PARIS — French President Emmanuel Macron said Friday he’s a fan of the U.S. “Operation Warp Speed” coronavirus vaccine effort and lamented that Europe moved more slowly.
In a meeting with a group of reporters in Paris, including POLITICO, Macron said he was “very admiring” of the “extremely innovative model” that the Trump administration put in place to facilitate and accelerate the development, manufacturing and distribution of COVID-19 vaccines.
By comparison, he admitted “Europe had a slower strategy.” But he said it was important to remember that the European Commission was moving into new territory when it got involved in vaccine development and procurement.
“We are asking the [European] Commission to do something that isn’t within its competence when it is the role of the federal government in the United States,” he said.
But beyond that, U.S. authorities also knew how to be more flexible and pioneering in their approach to the vaccine effort, which required unprecedented speed using extremely new technology.
“I also think it’s a question of state of mind,” Macron said. “How do we do good science as quickly as possible? The Americans did this very well, much better than us.”
For Macron, the U.S. model is “less risk-averse” than the European one.
U.S. authorities were also bold in “believing in science” and accepting the shortening of clinical trials in favor of speeding up the vaccine authorization process, Macron said.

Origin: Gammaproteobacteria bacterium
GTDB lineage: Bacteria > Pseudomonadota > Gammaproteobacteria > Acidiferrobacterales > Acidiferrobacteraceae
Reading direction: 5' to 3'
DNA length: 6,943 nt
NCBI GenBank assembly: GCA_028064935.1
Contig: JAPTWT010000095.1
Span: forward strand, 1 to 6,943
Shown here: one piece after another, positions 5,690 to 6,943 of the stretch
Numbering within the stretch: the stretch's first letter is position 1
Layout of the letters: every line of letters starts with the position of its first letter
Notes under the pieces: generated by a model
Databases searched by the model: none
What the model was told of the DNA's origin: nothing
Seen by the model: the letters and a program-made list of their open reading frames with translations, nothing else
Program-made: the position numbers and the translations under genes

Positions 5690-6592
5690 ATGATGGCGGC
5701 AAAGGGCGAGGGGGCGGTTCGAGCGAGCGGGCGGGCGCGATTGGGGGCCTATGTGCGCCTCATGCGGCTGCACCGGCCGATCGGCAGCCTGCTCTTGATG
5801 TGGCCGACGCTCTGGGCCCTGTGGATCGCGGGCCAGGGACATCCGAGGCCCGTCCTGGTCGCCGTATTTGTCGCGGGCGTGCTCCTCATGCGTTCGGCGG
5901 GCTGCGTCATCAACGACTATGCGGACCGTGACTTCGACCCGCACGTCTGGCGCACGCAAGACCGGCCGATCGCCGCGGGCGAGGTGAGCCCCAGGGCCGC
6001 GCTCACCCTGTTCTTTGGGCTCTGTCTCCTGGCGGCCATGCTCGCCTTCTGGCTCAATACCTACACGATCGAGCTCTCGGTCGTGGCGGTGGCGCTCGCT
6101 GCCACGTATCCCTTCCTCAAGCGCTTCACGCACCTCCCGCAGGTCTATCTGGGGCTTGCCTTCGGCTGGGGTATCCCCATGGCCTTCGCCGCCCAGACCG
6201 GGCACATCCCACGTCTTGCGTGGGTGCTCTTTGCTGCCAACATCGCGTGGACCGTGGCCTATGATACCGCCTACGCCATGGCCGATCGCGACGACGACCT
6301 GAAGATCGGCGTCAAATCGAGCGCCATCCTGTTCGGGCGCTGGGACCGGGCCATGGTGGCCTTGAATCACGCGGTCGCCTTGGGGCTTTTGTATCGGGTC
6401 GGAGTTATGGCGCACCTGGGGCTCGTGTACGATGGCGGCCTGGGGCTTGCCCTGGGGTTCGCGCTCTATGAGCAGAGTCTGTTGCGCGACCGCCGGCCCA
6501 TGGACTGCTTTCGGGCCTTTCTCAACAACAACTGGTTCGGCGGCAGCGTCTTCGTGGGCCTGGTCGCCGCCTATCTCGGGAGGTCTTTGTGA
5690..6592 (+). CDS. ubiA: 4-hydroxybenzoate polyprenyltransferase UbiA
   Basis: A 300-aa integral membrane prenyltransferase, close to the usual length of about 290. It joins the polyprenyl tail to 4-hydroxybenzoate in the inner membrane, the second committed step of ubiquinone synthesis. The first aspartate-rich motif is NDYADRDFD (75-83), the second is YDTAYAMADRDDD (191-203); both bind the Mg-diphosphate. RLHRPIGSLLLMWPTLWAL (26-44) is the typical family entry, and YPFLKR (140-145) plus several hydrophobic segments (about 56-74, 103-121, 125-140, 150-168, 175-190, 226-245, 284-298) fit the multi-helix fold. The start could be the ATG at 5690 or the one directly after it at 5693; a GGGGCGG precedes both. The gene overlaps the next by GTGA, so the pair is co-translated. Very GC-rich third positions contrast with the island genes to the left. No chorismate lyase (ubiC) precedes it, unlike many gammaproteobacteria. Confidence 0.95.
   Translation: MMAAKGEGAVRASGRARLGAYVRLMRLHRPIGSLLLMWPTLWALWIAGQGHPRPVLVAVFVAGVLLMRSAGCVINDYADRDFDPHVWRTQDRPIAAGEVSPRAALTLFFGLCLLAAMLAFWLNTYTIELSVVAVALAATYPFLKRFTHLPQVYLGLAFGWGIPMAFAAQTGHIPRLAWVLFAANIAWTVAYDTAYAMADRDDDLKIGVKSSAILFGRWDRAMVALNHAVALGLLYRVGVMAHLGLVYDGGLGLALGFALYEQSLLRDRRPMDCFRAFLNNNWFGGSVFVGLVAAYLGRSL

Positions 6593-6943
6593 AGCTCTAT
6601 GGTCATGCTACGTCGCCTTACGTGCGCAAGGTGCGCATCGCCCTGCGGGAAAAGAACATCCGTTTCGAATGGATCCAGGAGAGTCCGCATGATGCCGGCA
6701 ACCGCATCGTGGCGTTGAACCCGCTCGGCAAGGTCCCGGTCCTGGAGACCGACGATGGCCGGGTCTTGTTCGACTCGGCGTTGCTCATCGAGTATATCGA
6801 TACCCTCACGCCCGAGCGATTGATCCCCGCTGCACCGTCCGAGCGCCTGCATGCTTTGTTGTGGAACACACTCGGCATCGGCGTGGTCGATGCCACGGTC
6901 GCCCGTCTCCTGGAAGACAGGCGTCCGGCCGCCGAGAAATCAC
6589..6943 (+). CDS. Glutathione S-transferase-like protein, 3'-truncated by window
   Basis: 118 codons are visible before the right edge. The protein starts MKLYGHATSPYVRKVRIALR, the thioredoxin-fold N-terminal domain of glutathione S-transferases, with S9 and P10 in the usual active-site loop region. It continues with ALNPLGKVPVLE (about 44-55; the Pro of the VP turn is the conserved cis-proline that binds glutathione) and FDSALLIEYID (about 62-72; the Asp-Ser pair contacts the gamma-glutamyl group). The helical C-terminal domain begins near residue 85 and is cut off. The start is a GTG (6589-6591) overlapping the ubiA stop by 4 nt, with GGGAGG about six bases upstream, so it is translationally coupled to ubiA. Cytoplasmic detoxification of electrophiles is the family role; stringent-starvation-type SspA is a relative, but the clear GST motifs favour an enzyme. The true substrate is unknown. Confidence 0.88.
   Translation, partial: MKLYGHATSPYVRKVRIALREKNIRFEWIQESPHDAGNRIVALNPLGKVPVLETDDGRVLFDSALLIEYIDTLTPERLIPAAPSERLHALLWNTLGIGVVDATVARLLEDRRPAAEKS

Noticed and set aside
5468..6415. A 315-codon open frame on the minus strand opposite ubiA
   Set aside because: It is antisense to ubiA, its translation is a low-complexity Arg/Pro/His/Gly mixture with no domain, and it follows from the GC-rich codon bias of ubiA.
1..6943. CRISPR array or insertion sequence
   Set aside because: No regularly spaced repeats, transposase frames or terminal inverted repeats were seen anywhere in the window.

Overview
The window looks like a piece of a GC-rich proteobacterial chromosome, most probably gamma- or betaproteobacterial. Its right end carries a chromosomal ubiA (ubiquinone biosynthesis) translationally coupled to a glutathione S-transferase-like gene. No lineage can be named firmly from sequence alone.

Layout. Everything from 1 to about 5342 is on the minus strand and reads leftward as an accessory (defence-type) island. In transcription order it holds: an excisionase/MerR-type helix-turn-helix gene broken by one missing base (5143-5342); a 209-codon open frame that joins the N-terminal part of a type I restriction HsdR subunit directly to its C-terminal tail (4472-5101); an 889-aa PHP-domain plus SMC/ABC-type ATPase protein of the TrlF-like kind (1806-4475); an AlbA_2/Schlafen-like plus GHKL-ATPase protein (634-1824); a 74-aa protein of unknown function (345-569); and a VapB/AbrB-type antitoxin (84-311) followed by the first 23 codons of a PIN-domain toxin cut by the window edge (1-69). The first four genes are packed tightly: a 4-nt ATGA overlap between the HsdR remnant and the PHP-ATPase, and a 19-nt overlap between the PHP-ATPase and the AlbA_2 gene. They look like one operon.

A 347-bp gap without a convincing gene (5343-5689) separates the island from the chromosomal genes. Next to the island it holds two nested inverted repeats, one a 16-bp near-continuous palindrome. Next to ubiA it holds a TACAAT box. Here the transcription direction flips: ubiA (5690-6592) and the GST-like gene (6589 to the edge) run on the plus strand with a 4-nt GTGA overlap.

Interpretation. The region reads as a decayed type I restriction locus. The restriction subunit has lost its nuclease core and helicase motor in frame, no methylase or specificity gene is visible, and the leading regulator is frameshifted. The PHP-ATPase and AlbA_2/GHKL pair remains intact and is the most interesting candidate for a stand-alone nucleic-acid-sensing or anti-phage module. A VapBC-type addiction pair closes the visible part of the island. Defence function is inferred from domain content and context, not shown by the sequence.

He said he’d like the EU to be bolder on that level, without cutting corners on the science.
“It’s my political DNA, I think our European institutions need to reconnect with that and we are sometimes perhaps too cautious,” Macron said.
The French president is a leading advocate of European “strategic autonomy” in fields like health and industry. But Macron acknowledged America’s leading role in vaccine development also benefitted Europe.
“What’s great is that we can benefit from what the Americans did, when they compressed the phase two and three of clinical trials, they allowed all of humanity to progress, it’s great.”
Two American companies, Pfizer and Moderna, have played leading roles in the global production of coronavirus vaccines. Pfizer developed its vaccine in partnership with German firm BioNTech.
Despite being home to the Pasteur Institute that cracked the HIV virus and is named after famed scientist Louis Pasteur who invented the vaccine against rabies, and to some major pharma companies like Sanofi, no French firm has produced an approved COVID-19 vaccine yet.